Lowell, MA— Jurors this week hit R.J. Reynolds with a $17 million-plus verdict for the part they found the tobacco company played in a Massachusetts woman’s lung cancer death. Coyne v. R.J. Reynolds, 1681CV00266.
The verdict includes more than $6.2 million in compensatories awarded Thursday and $11.275 million in punitives imposed Friday for the 2016 death of Pamela Coyne.
Coyne began smoking as a teenager and continued for decades, smoking Reynolds’s Winston brand for years. Her family claims the company’s designed cigarettes it knew were dangerous and addictive and engaged in marketing campaigns designed to undercut evidence of smoking’s risks.
Jurors apportioned 50.42% of fault to Reynolds and 49.58% to Coyne, with at least 10 of the 12 jurors finding Reynolds liable on defective design, negligent marketing, and conspiracy claims, among other theories.
The three-week trial focused in part on the role Coyne played in her smoking decisions. During Tuesday’s closing arguments in the trial’s first phase, Jones Day’s Frank Bayuk told jurors there was no evidence Coyne would have smoked allegedly safer cigarette designs instead of Reynolds’s Winstons. Bayuk said Coyne’s own husband said she did not pay attention to ultra-low nicotine designs and rejected e-cigarettes because she didn’t like the taste. “Even when she’s diagnosed with lung cancer and she knows cigarettes caused harm to her, she prefers the taste of the combustible cigarettes over a much, much safer design.” Bayuk said.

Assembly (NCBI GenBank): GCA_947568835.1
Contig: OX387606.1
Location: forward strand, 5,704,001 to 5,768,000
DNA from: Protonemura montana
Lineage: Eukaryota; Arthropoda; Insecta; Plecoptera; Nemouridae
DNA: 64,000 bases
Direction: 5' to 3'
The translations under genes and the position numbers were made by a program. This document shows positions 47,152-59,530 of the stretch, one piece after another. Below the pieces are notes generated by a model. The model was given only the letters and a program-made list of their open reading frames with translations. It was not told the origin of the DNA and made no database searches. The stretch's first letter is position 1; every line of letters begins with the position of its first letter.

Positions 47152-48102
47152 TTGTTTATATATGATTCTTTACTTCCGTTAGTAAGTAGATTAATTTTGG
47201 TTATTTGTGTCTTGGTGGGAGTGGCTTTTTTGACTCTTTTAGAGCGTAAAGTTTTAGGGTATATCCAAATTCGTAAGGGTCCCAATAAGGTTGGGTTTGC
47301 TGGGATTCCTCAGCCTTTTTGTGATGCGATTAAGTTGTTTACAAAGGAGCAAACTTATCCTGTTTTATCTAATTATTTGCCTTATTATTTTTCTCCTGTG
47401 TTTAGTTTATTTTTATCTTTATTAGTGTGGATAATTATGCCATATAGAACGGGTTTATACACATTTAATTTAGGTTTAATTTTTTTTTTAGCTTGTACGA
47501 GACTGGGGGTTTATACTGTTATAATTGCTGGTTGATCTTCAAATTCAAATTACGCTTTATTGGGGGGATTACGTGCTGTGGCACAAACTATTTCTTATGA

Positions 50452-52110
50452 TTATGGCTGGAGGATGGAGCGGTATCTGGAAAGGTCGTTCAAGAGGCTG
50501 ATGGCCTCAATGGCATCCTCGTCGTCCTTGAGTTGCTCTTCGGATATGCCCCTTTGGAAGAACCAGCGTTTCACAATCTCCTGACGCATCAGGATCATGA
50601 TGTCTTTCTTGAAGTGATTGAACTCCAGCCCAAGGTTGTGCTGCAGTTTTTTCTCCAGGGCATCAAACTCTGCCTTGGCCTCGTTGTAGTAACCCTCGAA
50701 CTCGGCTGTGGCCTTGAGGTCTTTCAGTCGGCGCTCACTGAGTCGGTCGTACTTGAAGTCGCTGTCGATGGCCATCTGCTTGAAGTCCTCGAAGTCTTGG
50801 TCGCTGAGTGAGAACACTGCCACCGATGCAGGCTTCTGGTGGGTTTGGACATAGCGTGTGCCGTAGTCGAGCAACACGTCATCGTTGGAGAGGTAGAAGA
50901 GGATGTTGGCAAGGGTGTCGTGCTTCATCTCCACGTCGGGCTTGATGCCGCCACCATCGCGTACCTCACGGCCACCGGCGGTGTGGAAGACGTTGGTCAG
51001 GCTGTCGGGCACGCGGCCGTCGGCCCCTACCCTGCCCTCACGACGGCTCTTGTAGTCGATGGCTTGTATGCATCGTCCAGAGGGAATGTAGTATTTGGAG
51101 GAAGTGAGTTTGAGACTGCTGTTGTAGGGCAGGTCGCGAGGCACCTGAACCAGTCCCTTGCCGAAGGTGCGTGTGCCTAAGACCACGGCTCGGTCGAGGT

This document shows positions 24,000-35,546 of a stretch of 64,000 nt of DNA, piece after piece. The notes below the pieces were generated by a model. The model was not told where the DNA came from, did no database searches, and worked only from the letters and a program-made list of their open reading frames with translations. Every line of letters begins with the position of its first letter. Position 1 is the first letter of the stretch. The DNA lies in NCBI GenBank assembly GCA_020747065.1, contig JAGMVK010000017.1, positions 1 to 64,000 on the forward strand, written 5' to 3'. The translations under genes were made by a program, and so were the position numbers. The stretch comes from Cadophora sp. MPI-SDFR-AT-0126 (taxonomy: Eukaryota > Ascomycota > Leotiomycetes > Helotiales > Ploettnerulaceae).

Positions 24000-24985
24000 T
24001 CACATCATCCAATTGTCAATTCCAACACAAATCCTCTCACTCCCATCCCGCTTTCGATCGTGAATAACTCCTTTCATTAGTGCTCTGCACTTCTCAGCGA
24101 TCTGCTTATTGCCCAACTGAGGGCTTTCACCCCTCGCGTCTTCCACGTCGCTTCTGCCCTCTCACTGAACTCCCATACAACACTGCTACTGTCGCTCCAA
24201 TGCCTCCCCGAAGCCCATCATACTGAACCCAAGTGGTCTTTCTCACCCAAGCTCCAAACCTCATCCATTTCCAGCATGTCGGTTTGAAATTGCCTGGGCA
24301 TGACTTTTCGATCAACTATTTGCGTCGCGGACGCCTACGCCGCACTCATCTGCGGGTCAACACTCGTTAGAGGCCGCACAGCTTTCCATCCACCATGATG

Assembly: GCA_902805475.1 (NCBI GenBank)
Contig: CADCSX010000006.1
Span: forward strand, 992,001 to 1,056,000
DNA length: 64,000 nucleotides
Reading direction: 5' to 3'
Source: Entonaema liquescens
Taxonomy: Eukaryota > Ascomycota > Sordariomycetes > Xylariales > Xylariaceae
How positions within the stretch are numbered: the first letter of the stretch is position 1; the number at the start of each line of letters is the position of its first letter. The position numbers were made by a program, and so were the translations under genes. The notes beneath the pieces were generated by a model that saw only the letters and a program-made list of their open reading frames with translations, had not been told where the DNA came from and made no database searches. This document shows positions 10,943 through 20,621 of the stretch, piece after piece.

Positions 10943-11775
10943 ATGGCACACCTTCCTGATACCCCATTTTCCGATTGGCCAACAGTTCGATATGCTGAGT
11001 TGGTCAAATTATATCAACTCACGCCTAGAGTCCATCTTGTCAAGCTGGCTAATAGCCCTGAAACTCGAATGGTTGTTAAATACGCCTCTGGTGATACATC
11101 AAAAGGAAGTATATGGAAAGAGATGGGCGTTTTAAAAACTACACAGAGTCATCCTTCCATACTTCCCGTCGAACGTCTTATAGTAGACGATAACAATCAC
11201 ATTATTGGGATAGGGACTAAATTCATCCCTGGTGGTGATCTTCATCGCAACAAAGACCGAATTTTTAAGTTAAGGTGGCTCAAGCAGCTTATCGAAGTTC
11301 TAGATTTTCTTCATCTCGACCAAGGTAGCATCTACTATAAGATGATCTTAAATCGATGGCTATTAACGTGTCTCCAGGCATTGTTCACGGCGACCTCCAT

Bayuk argued that Coyne knew the risks of smoking for decades but was not interested in quitting, and rejected pleas from her family and others to stop. “She opts to keep exposing herself to the risks, not because of nicotine, and not because she doesn’t know the risks, but because she likes the taste of Winston,” Bayuk said. “She hoped that she would be one of the lucky ones that doesn’t get cancer.”
But the Coyne family’s attorney, Gordon & Partners’ Gary Paige, argued Coyne began smoking as a teenager, duped by a scheme to market cigarettes to youth. “The evidence is overwhelming that they targeted these kids,” Paige said, walking jurors through an array of Winston commercials and advertisements in play when Coyne was a teen.
Paige added Coyne’s rejection of her family’s pleas to quit smoking over the years supported his contention that she believed tobacco industry messaging designed to undermine evidence of smoking's risks. “They wanted people to rely upon those statements,” Paige said, detailing evidence of a decades-long marketing campaign he said cast doubt on those who warned against smoking.
Email Arlin Crisco at email@example.com.
The Coyne family is represented by Gordon & Partners’ Gary Paige.
R.J. Reynolds is represented by Jones Day’s Frank Bayuk.
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